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Opinion: when “it just works” it accuses your age

First of all, I already leave my warm cloths here: I haven't been following Apple for as long as it might seem, there were already PowerBooks in 1991, even before I was born! But like many who have read this article, I started in the days of Mac OS X 10.4 Tiger, seeing up close several launches, successes, problems and, of course, failures of the company in several areas.

I can say, for example, that people impressed by the first pin gesture to zoom on the screen of an iPhone reported about it by the same proportion of users who were maddened by the horror that were the maps of Apple on the day of their launching with iOS 6. Anyway, all companies have their good and bad moments in public, so that the people who witnessed them have the right to express their opinions about it as they wish.

Apple Beachball

There are people missing the times when we only needed to worry about beach balls.

Problems arise when an opinion ends up being extrapolated by the world, often in aspects that are out of context. It happened in the early days of this year, with Marco Arment.

Creator of popular services like Instapaper and apps like Overcast (both have already gained a lot of prominence in the App Store), Arment made news around the world by writing a short text about Apple's recent drop in software quality due to some problems with updates maybe iOS 8.0.1 and Safari 8.0.1 have been the most evident, but users in Europe have also been in trouble at the App Store during the readjustments in applications made this week.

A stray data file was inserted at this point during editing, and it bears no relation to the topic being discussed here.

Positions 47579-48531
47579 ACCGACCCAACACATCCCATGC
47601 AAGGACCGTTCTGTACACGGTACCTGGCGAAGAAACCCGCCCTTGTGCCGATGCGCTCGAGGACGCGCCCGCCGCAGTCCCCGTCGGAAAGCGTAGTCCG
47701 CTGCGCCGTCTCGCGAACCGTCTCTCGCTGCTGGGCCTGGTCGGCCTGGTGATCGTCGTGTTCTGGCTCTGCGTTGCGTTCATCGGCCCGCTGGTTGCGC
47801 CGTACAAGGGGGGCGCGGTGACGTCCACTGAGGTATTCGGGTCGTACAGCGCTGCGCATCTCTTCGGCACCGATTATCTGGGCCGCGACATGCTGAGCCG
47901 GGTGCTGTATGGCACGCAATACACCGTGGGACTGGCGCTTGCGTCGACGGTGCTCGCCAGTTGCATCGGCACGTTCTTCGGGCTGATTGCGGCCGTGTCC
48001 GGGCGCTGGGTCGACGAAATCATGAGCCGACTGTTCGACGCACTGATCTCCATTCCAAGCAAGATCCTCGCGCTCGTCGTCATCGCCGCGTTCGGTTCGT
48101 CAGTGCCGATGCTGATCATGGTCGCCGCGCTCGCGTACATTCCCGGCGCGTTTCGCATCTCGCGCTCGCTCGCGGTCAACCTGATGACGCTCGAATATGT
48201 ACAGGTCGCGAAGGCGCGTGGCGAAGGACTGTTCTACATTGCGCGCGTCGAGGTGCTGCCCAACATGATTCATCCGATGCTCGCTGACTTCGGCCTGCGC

Arment a developer. His words were directed to the community with which he works and who, as everyone who is in the same industry knows, weaves several Apple reviews daily with knowledge of cause, after all they work with the company daily. But thanks to a quote from your text in Business Insider, there was a stir around his opinion that reached American TV channels like CNN and CNBC.

Not surprisingly, the very next day, he regretted what he wrote. But to this day, others are arguing about what Arment called "functional high ground", from where Apple dropped a bit in the course of some reported problems in the second half of last year. The annual schedule of new operating systems for Macs and iGadgets it was already a challenge, but now accompanied by an even greater concern with security and privacy: the need to be aligned with cloud services and the entry into new markets (weareables, automobiles, domestic solutions and others yet to come).

The alarmism surrounding what was written by Arment shows that the subject has been quite pertinent to be addressed for some time, but few would risk taking the criticisms to the extent they were. The main question to be answered: how good (or bad) is the software quality at Apple?

Analyzing the release cycle

iOS 8 and OS X Yosemite cones